I have a number of times successfully convinced the judge to appoint me standby counsel. An attorney used as standby counsel may NOT speak in the courtroom, but may offer the defendant technical advice and advice on courtroom procedure. He may even agree to help the defendant with research.
A judge who appoints standby counsel has the responsibility to delineate the limits of the duty of the standby counsel, but they NEVER do this in my experience. This may or may not include assistance in serving subpoenas or formatting documents or legal research.
I have used standby counsel to find out what to say when introducing evidence in court and what is the procedure to present certain evidence to a witness, as well as what is the law pertaining to certain types of motions or discovery.
There is no right to standby counsel. Some judges will deny it all the time. Then you are on your own completely and are still held to the standards of an attorney by the court in that you can lose (not be allowed to introduce evidence, be unable to get a motion in limine granted, etc., because you didn’t follow some unwritten or unclear procedure or policy of the court).
In this case I was charged with aggravated battery of an officer and filed this memorandum of law to educate the judge on standby counsel case law. This helped get him to allow standby counsel.
The charge stemmed from the following: When I went through the security entrance at Bridgeview Courthouse near Chicago in 2002, I was suffering from severe back pain, walking with a cane, and unable to lift my briefcase from a luggage cart. The Deputy, Rebecca Doran, from Cook County Sheriff Courtroom Services refused to let anyone help me lift my bag up onto the table to be scanned. I was unable to do so. I ended up trying to come in to the courthouse slowly through the security gate pulling my bag on the luggage cart and continuously asking them to stop violating the American with Disabilities Act by not assisting me. Doran pushed me and I lost my balance and my arms went flailing. She falsely testified that I attacked her. The C[r]ook County State’s Attorney suborned perjury by putting her on the stand and Doran committed perjury and the SA has refused to prosecute her for this felony crime. My hand holding my keys made a tiny abrasion (3mm X 4 mm) on her arm when my arms went flailing. The judge said he couldn’t see it on the photo of her “injuries.” In the photo she was laughing. She arrested me for felony aggravated battery of an officer. Bail was set at $10,000 and I was jailed at America’s Abu Ghraib, Cook County Jail.
Most Honorable Judge Rhodes ruled at the end of the prosecution case in chief that I had thoroughly impeached the Sheriff deputies and that he was making a finding of not guilty. The deputies said I walked into the building with no medical problems, but when I showed them the prisoner inventory listing my cane as the first item on the list, I got them! They had perjured themselves by denying I was walking with a cane and saying I wildly attacked them like a linebacker.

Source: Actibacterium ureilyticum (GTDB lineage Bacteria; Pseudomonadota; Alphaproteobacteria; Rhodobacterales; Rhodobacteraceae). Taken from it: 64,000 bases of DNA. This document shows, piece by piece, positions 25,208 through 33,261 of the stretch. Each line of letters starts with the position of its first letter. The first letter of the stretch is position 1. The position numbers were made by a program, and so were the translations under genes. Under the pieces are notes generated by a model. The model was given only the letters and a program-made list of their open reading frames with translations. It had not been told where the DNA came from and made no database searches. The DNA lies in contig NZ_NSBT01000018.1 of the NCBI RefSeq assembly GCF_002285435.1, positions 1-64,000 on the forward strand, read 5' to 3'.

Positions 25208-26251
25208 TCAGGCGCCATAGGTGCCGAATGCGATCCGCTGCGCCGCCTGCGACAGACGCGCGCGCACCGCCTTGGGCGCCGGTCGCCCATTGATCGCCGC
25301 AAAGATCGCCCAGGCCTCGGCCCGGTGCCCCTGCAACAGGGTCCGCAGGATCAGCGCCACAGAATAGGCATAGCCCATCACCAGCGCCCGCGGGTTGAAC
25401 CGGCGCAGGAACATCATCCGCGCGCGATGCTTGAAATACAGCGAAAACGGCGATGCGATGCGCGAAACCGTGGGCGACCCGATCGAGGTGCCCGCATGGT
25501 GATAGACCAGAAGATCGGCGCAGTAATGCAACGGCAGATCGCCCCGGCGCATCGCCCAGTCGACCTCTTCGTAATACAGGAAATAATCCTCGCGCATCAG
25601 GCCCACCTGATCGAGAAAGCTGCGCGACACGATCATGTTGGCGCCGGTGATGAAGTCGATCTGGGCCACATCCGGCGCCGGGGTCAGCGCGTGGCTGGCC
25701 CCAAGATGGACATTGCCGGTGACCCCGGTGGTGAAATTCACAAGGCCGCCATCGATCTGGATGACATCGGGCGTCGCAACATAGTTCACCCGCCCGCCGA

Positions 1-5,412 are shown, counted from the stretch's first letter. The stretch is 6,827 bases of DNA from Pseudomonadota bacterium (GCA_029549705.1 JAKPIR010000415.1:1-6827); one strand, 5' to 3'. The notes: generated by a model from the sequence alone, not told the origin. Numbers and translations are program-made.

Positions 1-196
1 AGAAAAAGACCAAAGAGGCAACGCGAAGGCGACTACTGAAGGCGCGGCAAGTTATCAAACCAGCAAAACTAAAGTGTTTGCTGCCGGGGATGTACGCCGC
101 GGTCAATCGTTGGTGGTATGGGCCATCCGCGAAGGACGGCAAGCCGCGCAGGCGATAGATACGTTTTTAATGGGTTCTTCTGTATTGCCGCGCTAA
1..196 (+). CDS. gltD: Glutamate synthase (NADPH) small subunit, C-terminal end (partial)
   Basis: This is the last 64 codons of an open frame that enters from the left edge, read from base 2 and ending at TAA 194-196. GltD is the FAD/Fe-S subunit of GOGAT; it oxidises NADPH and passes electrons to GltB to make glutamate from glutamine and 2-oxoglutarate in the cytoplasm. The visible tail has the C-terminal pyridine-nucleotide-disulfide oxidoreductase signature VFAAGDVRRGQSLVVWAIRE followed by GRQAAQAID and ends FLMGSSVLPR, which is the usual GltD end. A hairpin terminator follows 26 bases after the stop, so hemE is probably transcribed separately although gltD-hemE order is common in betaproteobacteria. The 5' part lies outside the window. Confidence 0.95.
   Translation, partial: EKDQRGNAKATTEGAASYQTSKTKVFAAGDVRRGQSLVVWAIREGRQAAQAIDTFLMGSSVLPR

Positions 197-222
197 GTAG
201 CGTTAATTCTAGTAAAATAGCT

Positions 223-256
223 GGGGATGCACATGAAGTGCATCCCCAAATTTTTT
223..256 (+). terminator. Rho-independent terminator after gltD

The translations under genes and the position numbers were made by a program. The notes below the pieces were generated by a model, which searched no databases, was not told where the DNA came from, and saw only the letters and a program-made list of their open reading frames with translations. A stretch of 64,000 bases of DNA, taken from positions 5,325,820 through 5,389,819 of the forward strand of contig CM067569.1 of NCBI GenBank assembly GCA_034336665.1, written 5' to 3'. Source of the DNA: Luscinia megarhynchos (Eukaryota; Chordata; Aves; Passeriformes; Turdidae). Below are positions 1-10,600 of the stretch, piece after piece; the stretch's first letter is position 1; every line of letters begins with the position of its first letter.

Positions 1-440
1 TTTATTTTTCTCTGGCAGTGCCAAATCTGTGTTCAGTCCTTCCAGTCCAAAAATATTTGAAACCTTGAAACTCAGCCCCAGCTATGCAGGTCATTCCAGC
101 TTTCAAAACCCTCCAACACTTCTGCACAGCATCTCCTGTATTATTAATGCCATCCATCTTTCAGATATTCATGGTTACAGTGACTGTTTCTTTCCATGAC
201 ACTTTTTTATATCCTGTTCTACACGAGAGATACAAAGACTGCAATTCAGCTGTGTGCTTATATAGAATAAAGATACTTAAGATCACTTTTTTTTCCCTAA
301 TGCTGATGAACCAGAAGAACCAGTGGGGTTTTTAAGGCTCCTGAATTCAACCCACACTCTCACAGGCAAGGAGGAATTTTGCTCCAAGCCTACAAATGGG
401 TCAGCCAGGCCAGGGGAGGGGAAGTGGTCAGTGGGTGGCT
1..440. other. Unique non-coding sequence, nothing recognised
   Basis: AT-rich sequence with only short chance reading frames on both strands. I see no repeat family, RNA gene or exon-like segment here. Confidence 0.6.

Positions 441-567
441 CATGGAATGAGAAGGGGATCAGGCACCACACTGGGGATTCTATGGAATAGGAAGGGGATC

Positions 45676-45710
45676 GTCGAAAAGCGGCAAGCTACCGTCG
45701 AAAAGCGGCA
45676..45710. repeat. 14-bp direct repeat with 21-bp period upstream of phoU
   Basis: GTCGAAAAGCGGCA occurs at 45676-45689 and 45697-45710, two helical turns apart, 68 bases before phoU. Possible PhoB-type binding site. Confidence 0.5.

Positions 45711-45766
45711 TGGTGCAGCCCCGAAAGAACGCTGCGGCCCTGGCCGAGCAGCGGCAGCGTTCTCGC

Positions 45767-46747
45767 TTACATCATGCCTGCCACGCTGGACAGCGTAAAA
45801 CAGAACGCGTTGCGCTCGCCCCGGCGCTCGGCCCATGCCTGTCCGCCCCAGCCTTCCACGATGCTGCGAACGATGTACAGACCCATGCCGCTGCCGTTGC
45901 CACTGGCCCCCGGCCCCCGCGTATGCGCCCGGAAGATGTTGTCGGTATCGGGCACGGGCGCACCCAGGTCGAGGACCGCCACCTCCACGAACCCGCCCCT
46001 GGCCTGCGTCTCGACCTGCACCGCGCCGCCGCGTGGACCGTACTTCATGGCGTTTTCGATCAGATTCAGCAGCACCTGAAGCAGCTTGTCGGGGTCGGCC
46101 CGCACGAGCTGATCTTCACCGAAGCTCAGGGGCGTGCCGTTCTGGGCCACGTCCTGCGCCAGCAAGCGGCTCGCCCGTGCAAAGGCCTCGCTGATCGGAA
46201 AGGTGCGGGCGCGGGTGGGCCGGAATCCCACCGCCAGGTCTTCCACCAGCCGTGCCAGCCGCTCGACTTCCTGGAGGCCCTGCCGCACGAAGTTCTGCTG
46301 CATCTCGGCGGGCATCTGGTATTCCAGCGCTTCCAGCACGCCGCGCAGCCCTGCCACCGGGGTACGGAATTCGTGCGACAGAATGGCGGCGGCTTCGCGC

MUNICIPAL DEPARTMENT, SIXTH DISTRICT
PEOPLE OF THE STATE OF ILLINOIS )
v. ) No. 02 CR 28530
LINDA SHELTON ) Honorable Thomas Panichi who later recused himself
Defendant ) (Hon. Judge Rhodes at trial) Presiding Judge
MEMORADUM OF LAW – STANDBY ATTORNEYS
A defendant has no absolute right to a standby attorney if they elect to defend themselves pro se. The right of self-representation does not carry with it a corresponding right to legal assistance; one choosing to represent himself must be prepared to do just that. People v. Gibson, 136 Ill.2d 362, 383, 144 Ill.Dec. 759, 556 N.E.2d 226 (1990). However, case law is clear that the trial court has broad discretion to appoint counsel for advisory or other limited purposes and to determine the extent and nature of standby counsel’s involvement. People v. Redd, 173 Ill.2d 1, 38, 218 Ill.Dec. 861, 670 N.E.2d 583 (1996). Standby counsel may be appointed to assist a pro se defendant “in overcoming routine procedural or evidentiary obstacles to the completion of some specific tasks, such as introducing evidence or objecting to testimony, that the defendant has clearly shown he wishes to complete” and may also help “ensure the defendant’s compliance with basic rules of courtroom protocol and procedure.” McKaskle v. Wiggins, 465 U.S. 168, 104 S.Ct. 944, 79 L.Ed2d 122 (1984).
“In deciding whether to appoint standby counsel, the court should consider the following criteria: ‘(1) the nature and gravity of the charge; (2) the expected factual and legal complexity of the proceedings; and (3) the abilities and experience of the defendant.’” People v. Mazur, 333 Ill.App.3d 244, 249, 266 Ill.Dec. 573, 775 N.E.2d 135,140(2002), quoting People v. Williams, 277 Ill.App.3d 1053, 1058, 214 Ill.Dec. 741, 661 N.E.2d 1186 (1996). The Public Defender Act of Illinois permits appointment of a public defender to serve as standby counsel for accused who elects to represent himself in a criminal proceeding. People v. Gibson, 136 Ill.2d 362, 556 .N.E. 2d 226, 144 Ill.Dec. 759 (1990).
April 6, 2004
Linda Shelton, Counsel Pro Se